DC: There is a lot of good happening and good individual cases, but you don’t often hear about them. That’s the issue. Outside of the golf industry, people might not know there is a local course you can play nine holes on or that has a kid’s crèche.
PH: We know the route that people get into golf – because of an association with other people who play golf. It’s always been the way. It’s imperative to get youngsters into golf but we have to be aware that’s a long-term investment; many will leave the sport in their late teens as their lifestyle changes, but then when they are 40 they can come back into golf much easier, which is fantastic. It is the 40-50 year old whose kids have grown up now that has time and will mix with people he knows who are already playing golf. The fundamentals are that we have to provide facilities to satisfy the social requirements of the modern man.
ALS: England Golf are doing a facilities study and, as a result, there should be a golf facilities strategy and we have been a lead partner working with them on it. We know we need fewer 18 hole golf courses and more nine hole and family friendly ones, the issue we have is no one seems to be talking about how it is going to be implemented. There are significant costs associated with doing this, but we are trying to look at how facilities can be converted.
PH: I think NGM, which I as an individual and Foremost have supported since it started, is a fantastic initiative and one that we want to continue. In a way its challenge is that it is slightly ahead of its time, as not all the facilities are ready. Golf professionals want to engage and have people come to them, but a lot of them are operating in a facility where this is not under their control and what they can offer is restricted by what their club, owner or management allow them to do. NGM is incredibly important and each year we have to get more facilities to understand that this is a great way to get people into the game.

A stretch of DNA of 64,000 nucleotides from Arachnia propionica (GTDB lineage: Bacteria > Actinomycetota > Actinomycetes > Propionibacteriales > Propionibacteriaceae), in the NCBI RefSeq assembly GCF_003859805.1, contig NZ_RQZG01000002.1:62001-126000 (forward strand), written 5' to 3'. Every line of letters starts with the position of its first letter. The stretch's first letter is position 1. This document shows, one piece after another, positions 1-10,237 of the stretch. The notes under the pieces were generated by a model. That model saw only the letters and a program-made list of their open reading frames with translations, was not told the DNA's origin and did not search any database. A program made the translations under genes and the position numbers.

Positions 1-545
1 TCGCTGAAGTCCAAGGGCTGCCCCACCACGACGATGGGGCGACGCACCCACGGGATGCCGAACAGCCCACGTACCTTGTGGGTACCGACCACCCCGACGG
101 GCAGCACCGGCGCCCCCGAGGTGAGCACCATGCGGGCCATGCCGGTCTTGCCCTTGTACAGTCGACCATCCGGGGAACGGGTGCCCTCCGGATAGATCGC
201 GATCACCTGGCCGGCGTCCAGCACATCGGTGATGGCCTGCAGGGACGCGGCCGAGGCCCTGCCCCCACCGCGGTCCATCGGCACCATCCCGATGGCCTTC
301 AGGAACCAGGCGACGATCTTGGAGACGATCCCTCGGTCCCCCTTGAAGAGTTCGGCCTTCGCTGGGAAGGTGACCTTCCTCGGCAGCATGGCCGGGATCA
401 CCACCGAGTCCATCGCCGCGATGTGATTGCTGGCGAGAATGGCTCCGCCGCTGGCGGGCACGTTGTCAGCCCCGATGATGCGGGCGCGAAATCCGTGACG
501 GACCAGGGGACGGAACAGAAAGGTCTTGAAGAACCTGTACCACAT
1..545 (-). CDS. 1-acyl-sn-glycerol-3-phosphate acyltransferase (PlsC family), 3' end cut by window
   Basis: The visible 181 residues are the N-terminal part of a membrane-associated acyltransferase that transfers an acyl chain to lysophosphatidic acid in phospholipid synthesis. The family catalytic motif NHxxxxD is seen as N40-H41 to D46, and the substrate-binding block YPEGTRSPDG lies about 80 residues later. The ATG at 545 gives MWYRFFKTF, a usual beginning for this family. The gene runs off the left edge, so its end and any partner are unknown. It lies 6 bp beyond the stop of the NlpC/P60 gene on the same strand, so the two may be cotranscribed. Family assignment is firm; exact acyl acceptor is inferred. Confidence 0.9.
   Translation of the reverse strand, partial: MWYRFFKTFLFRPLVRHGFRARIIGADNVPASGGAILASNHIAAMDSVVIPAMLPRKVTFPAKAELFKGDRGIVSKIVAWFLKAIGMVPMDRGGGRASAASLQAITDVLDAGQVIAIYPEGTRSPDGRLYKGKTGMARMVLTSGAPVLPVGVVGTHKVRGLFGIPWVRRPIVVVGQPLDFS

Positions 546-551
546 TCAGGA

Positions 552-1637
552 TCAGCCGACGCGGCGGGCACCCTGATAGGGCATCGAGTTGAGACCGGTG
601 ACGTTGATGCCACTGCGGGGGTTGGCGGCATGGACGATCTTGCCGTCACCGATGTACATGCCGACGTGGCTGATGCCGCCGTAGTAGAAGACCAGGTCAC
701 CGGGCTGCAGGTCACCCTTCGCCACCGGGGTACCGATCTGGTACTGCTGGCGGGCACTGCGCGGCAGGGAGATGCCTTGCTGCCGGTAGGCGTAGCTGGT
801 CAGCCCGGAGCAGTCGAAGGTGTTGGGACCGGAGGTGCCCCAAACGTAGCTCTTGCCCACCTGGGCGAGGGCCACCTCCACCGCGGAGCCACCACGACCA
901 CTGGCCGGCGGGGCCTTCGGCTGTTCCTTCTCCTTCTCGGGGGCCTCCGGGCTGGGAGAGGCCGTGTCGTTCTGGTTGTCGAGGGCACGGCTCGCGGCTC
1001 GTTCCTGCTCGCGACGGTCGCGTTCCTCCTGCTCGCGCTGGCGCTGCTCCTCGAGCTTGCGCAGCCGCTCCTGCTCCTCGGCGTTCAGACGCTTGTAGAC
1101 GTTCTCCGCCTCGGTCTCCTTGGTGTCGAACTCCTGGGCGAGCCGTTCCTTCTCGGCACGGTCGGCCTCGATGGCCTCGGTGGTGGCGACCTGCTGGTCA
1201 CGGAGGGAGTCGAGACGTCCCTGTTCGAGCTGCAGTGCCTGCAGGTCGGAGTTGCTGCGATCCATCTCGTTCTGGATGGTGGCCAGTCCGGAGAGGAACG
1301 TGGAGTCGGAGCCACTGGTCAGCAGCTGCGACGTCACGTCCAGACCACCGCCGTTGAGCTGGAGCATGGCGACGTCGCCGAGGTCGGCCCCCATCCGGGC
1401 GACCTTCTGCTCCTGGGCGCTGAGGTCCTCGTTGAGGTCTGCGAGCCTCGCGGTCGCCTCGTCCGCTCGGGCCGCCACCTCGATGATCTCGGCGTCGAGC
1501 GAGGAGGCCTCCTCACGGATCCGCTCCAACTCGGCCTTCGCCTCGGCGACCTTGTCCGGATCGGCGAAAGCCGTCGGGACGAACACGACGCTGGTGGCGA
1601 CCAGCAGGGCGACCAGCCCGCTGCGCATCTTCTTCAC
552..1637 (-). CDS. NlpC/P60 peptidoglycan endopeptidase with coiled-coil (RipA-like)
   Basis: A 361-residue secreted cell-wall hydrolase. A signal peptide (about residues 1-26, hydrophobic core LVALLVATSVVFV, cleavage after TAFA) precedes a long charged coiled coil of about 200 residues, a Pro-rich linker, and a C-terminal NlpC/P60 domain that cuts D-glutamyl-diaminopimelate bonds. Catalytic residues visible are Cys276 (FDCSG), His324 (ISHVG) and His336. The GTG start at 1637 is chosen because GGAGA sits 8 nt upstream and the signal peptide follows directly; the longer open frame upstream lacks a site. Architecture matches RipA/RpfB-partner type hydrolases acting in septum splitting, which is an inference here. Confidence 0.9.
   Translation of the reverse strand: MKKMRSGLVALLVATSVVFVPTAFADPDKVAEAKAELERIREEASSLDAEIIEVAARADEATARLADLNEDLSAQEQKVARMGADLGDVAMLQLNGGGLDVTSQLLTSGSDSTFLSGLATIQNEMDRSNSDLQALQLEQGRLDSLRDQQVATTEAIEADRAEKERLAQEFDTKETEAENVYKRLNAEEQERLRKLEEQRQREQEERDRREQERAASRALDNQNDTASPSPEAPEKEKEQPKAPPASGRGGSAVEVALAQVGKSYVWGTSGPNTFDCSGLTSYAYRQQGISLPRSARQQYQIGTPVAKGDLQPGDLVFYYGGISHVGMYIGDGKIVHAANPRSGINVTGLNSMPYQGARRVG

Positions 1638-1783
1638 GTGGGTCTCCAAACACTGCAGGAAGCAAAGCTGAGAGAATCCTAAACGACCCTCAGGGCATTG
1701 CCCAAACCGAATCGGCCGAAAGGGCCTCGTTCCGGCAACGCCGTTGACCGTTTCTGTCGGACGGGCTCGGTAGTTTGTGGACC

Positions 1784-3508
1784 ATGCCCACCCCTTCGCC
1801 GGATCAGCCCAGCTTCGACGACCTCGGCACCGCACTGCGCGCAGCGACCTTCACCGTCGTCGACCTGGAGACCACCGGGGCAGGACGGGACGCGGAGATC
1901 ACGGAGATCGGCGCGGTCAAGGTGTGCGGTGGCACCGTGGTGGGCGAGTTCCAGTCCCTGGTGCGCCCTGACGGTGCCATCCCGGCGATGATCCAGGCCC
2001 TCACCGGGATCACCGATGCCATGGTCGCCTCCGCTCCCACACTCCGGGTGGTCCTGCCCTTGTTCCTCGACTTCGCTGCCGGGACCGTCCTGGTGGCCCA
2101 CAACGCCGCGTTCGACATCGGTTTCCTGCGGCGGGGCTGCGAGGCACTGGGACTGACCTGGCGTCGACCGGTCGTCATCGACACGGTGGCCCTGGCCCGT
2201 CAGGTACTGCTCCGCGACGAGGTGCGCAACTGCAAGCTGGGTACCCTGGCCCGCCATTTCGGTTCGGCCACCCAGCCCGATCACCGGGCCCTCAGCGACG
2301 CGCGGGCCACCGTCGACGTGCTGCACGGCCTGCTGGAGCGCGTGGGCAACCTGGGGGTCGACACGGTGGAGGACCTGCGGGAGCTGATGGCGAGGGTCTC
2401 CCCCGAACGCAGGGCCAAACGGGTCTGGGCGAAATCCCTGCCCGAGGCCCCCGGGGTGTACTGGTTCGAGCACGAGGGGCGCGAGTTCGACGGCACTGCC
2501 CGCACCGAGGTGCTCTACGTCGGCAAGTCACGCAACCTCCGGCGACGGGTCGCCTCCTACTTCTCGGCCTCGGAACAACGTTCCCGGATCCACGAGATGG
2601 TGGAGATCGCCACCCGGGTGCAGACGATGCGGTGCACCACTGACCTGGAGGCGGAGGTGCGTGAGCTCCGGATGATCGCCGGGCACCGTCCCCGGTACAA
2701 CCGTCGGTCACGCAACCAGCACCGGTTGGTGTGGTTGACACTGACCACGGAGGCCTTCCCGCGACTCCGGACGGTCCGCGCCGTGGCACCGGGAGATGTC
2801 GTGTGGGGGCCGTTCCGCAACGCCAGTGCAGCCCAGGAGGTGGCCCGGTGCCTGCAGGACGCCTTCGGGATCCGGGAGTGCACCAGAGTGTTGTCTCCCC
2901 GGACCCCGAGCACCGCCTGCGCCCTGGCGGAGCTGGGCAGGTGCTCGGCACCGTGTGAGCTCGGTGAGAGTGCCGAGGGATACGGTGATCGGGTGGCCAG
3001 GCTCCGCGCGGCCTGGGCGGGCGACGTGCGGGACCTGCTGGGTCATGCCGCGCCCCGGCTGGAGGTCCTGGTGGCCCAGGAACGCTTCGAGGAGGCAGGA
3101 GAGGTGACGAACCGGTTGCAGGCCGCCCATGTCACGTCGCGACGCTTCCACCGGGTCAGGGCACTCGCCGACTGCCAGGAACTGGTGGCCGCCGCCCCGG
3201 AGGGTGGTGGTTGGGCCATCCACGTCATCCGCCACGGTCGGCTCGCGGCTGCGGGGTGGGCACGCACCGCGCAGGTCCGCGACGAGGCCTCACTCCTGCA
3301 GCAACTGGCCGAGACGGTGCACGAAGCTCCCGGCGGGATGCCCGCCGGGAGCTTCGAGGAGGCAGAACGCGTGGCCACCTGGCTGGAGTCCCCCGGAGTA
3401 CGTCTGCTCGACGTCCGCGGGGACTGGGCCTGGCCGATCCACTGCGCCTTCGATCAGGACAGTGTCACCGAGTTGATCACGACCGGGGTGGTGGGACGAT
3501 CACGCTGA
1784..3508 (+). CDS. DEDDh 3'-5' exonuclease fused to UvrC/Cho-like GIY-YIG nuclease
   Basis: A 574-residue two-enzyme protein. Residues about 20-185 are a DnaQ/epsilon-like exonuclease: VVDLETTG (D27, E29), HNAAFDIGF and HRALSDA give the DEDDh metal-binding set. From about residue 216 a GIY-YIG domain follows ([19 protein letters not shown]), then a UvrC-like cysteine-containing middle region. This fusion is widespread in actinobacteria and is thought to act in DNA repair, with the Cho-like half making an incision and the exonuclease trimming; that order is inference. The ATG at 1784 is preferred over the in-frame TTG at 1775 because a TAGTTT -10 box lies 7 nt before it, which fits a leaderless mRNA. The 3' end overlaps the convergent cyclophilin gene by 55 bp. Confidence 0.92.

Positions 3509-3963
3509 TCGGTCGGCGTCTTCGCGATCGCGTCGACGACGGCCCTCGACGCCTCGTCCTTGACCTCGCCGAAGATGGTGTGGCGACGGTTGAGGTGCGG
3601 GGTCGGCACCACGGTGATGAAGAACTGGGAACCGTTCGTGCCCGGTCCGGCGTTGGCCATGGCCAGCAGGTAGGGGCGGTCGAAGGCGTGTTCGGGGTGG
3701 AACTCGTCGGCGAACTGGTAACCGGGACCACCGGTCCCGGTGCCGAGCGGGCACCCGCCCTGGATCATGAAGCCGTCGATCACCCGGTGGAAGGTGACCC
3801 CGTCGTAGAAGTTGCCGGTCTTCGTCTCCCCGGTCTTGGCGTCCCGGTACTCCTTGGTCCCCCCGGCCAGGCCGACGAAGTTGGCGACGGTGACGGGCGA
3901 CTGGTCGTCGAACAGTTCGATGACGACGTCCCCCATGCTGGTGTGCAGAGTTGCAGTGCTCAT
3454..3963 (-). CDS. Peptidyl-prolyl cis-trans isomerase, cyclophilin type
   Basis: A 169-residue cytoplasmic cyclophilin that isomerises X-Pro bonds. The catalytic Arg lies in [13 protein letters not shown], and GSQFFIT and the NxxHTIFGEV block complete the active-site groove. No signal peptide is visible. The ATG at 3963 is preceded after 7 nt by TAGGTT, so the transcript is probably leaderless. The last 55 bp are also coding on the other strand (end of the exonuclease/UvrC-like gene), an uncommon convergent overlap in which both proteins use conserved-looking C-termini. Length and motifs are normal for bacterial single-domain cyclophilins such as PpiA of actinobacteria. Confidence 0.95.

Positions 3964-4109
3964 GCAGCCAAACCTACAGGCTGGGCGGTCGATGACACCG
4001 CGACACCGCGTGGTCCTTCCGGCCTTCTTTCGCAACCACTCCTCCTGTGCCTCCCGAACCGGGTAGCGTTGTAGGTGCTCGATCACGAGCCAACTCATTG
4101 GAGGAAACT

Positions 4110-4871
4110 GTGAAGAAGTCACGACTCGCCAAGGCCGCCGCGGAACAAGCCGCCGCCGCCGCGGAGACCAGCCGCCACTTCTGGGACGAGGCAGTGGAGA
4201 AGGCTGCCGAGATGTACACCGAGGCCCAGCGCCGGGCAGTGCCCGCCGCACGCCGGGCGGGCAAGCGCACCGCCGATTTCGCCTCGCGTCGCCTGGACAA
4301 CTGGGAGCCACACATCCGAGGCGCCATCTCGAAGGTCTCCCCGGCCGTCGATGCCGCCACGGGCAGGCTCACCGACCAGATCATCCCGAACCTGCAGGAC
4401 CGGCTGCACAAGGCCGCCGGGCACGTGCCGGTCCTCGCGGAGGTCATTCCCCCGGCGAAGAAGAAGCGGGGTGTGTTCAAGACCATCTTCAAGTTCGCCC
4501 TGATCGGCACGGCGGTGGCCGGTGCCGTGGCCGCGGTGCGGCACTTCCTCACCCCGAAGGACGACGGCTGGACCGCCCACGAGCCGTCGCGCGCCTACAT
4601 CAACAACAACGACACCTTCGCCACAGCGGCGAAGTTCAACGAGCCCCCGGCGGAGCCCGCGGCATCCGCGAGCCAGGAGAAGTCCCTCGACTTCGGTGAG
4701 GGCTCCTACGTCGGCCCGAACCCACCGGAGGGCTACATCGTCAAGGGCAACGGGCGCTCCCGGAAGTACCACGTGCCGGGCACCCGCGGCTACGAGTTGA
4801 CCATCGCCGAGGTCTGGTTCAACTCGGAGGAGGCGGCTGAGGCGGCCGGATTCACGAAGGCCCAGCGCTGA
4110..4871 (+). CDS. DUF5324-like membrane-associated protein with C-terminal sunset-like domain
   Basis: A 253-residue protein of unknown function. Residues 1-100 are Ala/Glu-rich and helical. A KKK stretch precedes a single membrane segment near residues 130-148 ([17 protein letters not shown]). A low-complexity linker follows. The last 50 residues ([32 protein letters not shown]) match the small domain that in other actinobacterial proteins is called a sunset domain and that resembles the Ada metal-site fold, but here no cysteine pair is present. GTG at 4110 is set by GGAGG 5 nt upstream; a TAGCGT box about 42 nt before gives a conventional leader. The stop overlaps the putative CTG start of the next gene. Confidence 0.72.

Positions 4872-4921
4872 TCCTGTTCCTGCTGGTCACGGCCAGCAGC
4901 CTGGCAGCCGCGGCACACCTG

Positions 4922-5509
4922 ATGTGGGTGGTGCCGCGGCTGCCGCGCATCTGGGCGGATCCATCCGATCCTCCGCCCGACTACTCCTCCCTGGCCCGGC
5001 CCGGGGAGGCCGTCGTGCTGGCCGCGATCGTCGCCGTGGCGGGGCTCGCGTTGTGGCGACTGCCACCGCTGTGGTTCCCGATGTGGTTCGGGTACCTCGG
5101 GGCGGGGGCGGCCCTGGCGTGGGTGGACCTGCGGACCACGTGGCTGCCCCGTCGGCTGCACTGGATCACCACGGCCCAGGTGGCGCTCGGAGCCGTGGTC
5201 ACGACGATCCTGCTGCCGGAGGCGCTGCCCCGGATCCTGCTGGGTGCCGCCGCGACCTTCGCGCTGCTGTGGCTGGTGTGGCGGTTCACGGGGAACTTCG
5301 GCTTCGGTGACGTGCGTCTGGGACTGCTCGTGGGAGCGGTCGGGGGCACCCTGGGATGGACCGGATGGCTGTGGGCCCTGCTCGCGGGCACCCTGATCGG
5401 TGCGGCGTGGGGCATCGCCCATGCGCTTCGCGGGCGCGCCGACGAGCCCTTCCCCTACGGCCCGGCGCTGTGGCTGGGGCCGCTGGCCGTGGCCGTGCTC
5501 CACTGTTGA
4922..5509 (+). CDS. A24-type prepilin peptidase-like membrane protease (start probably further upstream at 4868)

AB: It’s also essential to have par three and nine hole courses for those wanting to make the leap from driving ranges to getting out onto the course but who are not ready for 18 holes.
PH: Yes you are right, but taking driving ranges – there are some fantastic modern ones and we should be embracing them. Driving ranges used to be places where ardent golfers went to practice, but they can turn into an event in their own right. One of my son’s hasn’t been to a golf course for two years, but has been to a driving range 25 times and he goes with his friends; they have fun and have lots of competitions among themselves. Whether it is driving ranges, indoor facilities with simulators, academy golf courses or adventure golf; these are all the areas that we have to drive because they are all stepping stones for 18 holes.
Doug Poole: (DP): I think that all of the bases have been covered regarding the problems, it’s how you address them.
PH: ‘Necessity is the mother of invention’ is one of the favourite phrases and what will drive us eventually is simple commercial need, when golf clubs see and feel financial pressures they have to be more inventive and look for alternatives. I think we are in a development period regarding the time it takes to physically make these changes and I’m optimistic that in ten years’ time we will have these new facilities.
DP: Over the last three years with NGM I’ve seen the problems we are facing, it’s about how to address them going forwards. The average age for a golf player is over 60 and some clubs that have never before had financial problems will go over the edge – I know four or five that do have a problem.